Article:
The Texas Legislature opened its 2011 session yesterday amid a great deal of fanfare, but little substance at this point. However, we can expect more interesting things to happen starting today when the Texas Sunset Advisory Commission makes their legislative recommendations for such controvercial agencies as the Texas Railroad Commission, the Texas Commission on Environmental Quality, and even the Public Utility Commission, who have come under some scrutiny during the hearings that were held back in December of last year.
Yesterday the Republican caucus gathered to hash out what turned into a fizzled leadership challenge. Today the Texas House met and affirmed Speaker Joe Straus‘ leadership, so we will move forward. We still expect some changes in committee membership and leadership (in part due to the vast numbers of freshmen legislators that came out of the backlash elections in November), but perhaps not so much as might have been expected from a change in the speakership. Most interesting as we begin this session is the gigantic budget shortfall that could change state government as the people have come to know it.
Republicans, having amassed their largest House majority in Texas history, now dominate the Legislature. Most of them are promising to make deep cuts in spending, balance the budget without new taxes, re-visit ID requirements for voters, “crack down” on illegal immigration and require women to get a sonogram — and then look at it — before having an abortion.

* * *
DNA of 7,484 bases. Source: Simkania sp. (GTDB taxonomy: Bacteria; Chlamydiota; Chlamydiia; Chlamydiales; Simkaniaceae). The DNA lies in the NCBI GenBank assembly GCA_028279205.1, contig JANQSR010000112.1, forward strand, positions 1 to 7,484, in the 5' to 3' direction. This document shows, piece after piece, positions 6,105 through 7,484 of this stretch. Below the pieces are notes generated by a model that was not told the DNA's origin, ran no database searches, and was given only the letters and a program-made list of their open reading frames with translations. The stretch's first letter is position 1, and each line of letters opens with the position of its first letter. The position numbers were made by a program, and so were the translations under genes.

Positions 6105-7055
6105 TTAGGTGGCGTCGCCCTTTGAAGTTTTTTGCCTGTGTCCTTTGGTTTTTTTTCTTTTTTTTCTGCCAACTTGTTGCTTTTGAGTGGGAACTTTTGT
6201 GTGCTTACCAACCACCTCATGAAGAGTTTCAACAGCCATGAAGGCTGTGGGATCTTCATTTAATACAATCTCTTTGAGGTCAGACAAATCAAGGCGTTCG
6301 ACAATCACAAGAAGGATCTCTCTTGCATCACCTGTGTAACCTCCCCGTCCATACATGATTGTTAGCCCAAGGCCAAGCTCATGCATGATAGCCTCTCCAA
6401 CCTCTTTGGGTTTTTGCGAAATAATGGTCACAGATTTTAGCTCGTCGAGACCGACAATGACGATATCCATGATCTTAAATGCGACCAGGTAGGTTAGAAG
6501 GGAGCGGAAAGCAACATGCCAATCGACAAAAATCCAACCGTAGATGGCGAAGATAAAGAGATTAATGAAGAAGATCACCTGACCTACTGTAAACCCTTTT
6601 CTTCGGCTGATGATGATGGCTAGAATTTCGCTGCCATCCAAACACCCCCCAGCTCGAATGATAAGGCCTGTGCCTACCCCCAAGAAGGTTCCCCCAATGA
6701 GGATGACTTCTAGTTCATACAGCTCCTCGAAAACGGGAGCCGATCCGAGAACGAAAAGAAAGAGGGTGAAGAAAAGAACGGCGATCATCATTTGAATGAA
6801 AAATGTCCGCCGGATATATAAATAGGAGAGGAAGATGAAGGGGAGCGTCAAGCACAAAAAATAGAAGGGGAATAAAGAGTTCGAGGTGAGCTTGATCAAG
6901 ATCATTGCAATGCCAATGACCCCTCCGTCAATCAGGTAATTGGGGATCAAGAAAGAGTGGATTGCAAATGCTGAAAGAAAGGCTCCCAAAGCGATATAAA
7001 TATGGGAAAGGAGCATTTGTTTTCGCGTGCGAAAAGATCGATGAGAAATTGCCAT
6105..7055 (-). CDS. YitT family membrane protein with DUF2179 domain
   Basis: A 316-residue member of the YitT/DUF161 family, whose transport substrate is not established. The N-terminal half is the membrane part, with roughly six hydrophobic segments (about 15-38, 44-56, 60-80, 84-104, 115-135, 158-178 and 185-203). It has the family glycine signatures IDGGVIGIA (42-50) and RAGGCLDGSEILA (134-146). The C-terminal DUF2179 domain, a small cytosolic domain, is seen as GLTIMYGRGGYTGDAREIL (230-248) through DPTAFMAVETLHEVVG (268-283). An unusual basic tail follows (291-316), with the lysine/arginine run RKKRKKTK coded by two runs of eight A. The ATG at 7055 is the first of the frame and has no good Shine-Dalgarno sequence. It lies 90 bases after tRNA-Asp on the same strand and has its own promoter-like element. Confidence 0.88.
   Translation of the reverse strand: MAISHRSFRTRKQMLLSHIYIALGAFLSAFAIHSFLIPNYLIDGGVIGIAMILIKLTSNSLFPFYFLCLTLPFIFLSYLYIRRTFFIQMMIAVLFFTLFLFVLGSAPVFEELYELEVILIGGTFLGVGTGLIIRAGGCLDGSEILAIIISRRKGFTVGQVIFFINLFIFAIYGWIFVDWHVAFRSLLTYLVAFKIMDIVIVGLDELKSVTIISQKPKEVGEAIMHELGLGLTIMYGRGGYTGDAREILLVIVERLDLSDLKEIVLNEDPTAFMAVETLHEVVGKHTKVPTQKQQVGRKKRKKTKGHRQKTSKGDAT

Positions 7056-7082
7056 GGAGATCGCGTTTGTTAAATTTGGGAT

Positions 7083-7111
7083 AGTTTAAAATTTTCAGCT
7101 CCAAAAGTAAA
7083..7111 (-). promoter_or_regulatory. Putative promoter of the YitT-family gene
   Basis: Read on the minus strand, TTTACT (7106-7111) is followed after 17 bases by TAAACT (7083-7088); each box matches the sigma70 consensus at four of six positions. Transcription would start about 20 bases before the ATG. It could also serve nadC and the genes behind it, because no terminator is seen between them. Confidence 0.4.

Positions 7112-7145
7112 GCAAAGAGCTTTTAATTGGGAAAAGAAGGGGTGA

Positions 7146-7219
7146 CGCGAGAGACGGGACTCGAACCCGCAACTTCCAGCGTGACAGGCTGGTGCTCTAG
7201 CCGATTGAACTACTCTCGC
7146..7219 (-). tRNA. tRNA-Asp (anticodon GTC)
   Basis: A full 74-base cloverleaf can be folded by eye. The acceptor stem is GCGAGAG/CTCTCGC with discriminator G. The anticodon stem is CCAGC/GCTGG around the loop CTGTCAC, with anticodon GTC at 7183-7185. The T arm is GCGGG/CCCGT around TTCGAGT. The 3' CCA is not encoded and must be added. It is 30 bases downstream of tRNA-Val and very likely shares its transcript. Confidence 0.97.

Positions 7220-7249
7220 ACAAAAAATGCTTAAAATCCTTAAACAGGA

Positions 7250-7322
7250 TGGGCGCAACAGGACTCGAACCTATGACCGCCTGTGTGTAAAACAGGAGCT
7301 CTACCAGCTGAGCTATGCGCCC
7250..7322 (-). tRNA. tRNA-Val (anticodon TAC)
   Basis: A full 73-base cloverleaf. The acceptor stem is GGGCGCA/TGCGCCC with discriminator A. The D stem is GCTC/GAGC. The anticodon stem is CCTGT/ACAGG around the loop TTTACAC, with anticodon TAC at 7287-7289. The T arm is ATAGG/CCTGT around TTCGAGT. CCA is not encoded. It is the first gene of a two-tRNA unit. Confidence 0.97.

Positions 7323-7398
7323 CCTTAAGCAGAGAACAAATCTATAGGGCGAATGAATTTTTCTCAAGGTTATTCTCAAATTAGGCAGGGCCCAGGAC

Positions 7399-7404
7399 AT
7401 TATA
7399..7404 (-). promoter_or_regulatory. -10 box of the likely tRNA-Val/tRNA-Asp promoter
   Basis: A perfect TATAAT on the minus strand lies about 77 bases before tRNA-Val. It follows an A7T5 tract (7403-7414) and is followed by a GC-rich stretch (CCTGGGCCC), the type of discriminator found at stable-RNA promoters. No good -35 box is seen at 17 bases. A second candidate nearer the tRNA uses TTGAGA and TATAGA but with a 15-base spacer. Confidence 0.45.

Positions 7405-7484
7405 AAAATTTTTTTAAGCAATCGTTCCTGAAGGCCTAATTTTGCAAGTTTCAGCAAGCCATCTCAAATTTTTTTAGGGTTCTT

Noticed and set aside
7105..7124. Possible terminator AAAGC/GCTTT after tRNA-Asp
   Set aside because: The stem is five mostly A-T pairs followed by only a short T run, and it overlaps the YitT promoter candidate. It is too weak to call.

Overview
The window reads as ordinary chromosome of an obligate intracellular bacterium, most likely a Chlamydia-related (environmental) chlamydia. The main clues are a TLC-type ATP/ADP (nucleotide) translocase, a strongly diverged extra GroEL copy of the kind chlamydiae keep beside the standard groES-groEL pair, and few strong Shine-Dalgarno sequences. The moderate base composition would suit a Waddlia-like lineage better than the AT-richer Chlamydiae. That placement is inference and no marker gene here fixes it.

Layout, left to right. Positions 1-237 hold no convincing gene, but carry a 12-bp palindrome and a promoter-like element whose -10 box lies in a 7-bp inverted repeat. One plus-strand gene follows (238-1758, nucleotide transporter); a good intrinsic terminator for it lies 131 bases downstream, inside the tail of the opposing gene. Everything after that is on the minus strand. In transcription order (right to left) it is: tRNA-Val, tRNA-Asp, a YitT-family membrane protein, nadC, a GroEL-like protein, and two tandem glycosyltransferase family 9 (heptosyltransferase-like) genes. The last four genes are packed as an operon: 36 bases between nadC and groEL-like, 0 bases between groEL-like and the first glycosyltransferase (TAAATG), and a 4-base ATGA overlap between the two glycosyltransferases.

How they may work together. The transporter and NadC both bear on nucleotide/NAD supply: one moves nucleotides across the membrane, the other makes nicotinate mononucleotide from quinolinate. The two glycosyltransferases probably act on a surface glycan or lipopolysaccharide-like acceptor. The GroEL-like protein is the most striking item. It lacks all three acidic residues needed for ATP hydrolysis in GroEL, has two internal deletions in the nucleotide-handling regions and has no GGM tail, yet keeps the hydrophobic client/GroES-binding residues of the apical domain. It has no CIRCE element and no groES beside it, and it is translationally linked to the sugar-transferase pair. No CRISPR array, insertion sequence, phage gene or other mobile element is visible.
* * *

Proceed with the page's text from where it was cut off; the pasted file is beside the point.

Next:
In remarks to the Senate yesterday, Perry warned lawmakers it won’t be easy to balance a budget facing such a massive shortfall. The official revenue estimate shows the state is short billions — as much as $27 billion — of the amount that would be required to maintain the current level of services when adjusted for inflation and caseload growth. Proportionally, Texas’ budget shortfall is worse than that of California and it is likely that any new initiatives that have a fiscal impact on the state’s budget bill, will go down in flames.
Democrats blamed Republican leaders for creating the shortfall and posit that critical programs will be curtailed as a result.
In the inimitable words of Bette Davis in All About Eve, “Fasten your seatbelts. It’s going to be a bumpy ride.”